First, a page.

A negative pressure occurs when the hydraulic grade is below the physical elevation of a node. If WaterCAD/GEMS says the pressures will be negative, then in all likelyhood you will have problems. Assuming all data input has been checked, there are usually two general causes of negative pressure:
1. Trying to serve a customer at too high of an elevation. This will show up as low/negative pressure at any demand. You need to increase pump head or adjust pressure zone boundaries.
2. Some restriction in the system. This will show up as good pressure during low demand and poor pressure at high demand. You need to look at the model results and see if the pipes are too small causing excess head loss or the pumps are inadequate such that they are running far off to the right of the curve. You need to upsize the pipes or pumps accordingly.
You should also check your demands for errors. Since your demands are likely based on historic averages, a significant decrease in pressure may skew the results, since the demands would likely be decreased in that condition. You may consider using pressure dependent demands or flow emitters. You may also consider conducting a transient analysis using Bentley HAMMER, if the problem occurs at a transmission main.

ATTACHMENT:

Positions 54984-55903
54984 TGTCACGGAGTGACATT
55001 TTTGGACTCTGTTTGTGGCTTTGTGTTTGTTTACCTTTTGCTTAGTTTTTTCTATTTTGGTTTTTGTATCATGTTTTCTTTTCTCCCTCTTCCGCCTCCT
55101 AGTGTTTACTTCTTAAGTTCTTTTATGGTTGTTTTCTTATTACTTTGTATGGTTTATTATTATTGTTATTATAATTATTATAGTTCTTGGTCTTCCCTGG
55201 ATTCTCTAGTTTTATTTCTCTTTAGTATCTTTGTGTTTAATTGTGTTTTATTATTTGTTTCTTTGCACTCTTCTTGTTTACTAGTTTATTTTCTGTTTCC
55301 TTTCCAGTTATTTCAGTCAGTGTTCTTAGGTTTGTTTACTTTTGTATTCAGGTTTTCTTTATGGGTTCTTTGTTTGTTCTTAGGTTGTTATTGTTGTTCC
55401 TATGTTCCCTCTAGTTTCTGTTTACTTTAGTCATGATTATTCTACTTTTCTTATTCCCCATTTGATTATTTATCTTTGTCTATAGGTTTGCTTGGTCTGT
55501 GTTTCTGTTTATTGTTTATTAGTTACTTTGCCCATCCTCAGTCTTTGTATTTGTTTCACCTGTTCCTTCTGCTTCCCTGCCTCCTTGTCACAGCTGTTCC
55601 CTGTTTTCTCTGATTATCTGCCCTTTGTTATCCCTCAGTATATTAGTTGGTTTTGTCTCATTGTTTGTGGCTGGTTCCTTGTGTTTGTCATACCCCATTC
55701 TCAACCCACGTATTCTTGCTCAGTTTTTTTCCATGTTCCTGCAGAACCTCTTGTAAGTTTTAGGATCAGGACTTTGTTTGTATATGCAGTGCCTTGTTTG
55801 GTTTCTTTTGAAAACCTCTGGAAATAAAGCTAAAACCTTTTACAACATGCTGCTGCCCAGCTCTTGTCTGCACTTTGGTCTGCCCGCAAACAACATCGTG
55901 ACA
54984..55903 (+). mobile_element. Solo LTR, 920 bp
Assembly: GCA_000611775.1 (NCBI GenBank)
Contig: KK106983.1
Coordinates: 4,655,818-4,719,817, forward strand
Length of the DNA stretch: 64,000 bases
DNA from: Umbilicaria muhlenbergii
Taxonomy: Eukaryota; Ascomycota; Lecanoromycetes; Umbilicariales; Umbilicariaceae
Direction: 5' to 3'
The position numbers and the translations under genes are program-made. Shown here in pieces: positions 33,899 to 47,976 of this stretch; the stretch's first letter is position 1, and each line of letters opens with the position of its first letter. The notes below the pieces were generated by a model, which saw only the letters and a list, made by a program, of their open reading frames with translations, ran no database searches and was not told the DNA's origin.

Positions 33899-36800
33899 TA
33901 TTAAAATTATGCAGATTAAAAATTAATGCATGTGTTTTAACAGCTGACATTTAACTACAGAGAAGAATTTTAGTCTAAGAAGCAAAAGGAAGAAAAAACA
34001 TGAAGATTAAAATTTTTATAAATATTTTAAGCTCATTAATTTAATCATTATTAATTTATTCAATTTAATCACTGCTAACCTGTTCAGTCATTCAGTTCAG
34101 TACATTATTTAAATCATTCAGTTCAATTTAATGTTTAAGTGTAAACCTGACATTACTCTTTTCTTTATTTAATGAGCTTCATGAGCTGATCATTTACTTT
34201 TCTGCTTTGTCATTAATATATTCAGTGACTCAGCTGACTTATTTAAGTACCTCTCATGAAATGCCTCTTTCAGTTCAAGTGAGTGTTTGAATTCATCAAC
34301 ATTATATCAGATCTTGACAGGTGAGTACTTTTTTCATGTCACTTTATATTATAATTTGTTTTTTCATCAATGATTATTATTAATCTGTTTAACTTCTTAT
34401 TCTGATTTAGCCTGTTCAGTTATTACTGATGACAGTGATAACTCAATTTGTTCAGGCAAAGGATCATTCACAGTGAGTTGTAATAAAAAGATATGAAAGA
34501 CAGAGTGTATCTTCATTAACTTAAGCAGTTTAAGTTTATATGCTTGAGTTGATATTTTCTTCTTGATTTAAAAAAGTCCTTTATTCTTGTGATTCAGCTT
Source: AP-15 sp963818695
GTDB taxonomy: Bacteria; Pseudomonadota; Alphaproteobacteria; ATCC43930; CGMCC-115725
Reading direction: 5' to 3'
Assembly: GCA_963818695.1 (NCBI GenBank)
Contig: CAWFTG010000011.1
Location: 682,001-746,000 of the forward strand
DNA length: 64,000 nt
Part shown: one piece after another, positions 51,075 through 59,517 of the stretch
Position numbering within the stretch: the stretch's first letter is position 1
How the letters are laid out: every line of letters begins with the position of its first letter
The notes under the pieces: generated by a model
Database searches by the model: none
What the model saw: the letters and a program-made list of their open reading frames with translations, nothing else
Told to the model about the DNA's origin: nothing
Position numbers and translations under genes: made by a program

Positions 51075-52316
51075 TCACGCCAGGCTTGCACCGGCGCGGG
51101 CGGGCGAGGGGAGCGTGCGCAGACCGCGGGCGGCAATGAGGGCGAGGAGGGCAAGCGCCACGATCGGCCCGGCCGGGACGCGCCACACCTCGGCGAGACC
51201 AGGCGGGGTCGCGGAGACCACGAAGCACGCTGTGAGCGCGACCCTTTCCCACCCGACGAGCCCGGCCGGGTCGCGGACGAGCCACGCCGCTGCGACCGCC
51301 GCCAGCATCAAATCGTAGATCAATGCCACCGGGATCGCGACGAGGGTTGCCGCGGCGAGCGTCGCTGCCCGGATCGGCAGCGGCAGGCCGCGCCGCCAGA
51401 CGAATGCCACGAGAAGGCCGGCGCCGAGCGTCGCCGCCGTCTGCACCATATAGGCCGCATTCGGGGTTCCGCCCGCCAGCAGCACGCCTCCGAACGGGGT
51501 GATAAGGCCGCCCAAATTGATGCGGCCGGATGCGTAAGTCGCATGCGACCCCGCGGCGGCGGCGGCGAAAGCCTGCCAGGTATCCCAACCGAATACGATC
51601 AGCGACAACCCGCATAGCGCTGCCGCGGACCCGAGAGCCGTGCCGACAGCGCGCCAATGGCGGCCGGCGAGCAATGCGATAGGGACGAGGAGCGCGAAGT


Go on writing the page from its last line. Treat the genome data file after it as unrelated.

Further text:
Another example of demand-related problems causing negative pressure are hydrant / fire flows. Check your hydrants (or all tabs of the Demand Control Center and Unit Demand Control Center) to make sure that you have not accidentally included fire demands when you did not intend. Note that even if the hydrant's "status" field is set to closed, any demands entered in the demand collection or unit demand collection will still be applied, as the open/closed hydrant status only applies to the hydrant emitter coefficient field. See more here: How to use the "Hydrant Status" property in WaterGEMS and WaterCAD
This user notification is occurs if there is a negative pressure somewhere in the model that is also below the vapor pressure limit (-14 psi by default). In some cases small negative pressures may be acceptable, but pressures below the vapor pressure limit are physically impossible, warranting a separate notification. This single notification helps to reduce the number of negative pressure user notifications that would otherwise display for each node where it occurred. If you'd still like to see those user notifications you can set up custom alerts described in the wiki link below. Note that negative pressure can occur not just at junctions but also at valves, pumps and other elements.